HD Acquisition Formats

Professional ENG-style HD cameras like this one from JVC feature a timecode input for jam synching to other devices, such as a timecode slate in a multi-cam shoot.
From The Digital Filmmaking Handbook, 5th edition, Chapter 3

Video footage is almost always acquired by a camera (unless it is computer-generated), and every video camera records to a specific, usually proprietary, format. Because video cameras are constantly being updated and developed, acquisition formats change frequently. Also, some higher-end cameras can record more than one format.

Here is a list of popular video acquisition codecs:

  • DVCPRO-HD is technically part of the DV family but employs a more complex DV encoding algorithm and higher bit rates (40–100Mbps) resulting in high-quality 4:2:2, 8-bit HD video.
  • MPEG-IMX is a 4:2:2, 8-bit format that uses intraframe compression and records to optical discs or digital videotape. It is a popular ENG (electronic news gathering) format for TV, news, and so on.
  • XDCAM HD from Sony is a 4:2:2, 8-bit direct-to-disc professional HD format that uses MPEG-2 compression to record to optical discs or memory cards.
  • AVCHD is a tapeless MPEG-4-based HD format developed by Panasonic and Sony and aimed at consumer-grade HD cameras. It offers 4:2:0 8-bit color sampling, and it is used by several different types of cameras, including the Panasonic AVCCAM line and most DSLR cameras that shoot HD.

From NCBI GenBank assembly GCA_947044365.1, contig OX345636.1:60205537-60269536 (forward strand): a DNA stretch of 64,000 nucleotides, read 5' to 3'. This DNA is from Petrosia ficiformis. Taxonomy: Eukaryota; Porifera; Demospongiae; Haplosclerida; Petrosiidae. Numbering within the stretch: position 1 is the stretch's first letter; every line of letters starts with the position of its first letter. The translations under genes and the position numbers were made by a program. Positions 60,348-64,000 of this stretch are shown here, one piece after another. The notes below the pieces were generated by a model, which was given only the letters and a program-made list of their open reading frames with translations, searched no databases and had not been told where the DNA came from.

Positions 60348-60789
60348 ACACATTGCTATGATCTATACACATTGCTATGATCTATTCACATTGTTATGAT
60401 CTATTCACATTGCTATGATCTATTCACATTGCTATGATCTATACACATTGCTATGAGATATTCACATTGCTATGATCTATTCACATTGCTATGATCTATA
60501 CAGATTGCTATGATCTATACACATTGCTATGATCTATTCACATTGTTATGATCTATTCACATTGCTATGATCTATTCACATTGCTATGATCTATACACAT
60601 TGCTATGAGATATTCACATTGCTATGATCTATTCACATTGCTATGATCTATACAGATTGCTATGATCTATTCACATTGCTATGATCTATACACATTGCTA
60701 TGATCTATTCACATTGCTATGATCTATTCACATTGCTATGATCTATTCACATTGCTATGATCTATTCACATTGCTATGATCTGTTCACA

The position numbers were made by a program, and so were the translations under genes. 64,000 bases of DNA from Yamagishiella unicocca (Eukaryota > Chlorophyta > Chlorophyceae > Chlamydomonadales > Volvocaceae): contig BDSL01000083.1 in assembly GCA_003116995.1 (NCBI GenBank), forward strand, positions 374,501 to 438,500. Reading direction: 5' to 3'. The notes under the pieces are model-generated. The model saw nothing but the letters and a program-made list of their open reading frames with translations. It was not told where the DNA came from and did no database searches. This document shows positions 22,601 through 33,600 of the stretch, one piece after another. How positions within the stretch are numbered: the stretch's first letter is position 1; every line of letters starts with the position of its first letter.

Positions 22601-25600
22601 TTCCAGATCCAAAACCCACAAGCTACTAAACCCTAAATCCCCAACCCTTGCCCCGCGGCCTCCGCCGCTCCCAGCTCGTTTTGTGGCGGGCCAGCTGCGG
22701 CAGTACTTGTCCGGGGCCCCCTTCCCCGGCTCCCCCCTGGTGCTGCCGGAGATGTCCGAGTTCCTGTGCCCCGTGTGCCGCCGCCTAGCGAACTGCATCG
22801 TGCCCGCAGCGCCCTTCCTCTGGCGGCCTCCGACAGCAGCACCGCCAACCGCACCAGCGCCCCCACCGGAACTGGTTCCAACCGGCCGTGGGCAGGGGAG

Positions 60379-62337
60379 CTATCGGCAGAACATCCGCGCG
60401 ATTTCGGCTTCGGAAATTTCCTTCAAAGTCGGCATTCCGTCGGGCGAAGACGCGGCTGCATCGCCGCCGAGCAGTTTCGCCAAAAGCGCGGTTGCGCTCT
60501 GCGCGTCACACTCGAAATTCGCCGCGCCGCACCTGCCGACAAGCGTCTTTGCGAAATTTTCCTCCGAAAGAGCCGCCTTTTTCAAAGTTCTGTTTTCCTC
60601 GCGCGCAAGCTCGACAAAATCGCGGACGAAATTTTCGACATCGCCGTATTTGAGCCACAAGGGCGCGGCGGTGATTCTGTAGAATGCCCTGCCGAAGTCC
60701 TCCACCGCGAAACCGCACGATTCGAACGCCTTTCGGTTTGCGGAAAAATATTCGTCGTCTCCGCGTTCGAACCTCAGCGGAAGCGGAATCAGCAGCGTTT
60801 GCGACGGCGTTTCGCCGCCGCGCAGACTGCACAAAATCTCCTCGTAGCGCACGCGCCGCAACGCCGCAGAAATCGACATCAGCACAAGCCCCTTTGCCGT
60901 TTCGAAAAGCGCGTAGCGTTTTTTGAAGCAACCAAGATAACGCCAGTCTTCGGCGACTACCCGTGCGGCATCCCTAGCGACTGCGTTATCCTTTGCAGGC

• AVC-Intra is a 4:2:0, 10-bit MPEG-4-based HD codec that comes in either a 100Mbps or 50Mbps format. Developed by Panasonic, this format is often used in conjunction with proprietary P2 cards.
  • HDCAM is a 4:4:4, 10-bit HD codec used by the Sony professional family of videotape-based camcorders that uses proprietary DCT-based compression.
  • Raw encoded media (REDCODE RAW, ARRIRAW, CinemaDNG RAW, etc.) results in high-quality digital cinema formats that have more or less replaced 35mm film, offering 2K, 3K, and 4K resolutions without any additional in-camera compression or image processing. (More on raw media in the next section.)
  • Apple ProRes started out as an intermediate codec used for editing, but some cameras, such as the ARRI ALEXA and the Blackmagic Design cameras, can shoot with this codec as well.
  • Avid DNxHD, like Apple ProRes, started out as an intermediate codec used for editing, but some cameras, like those from Blackmagic Design, can shoot with this codec as well.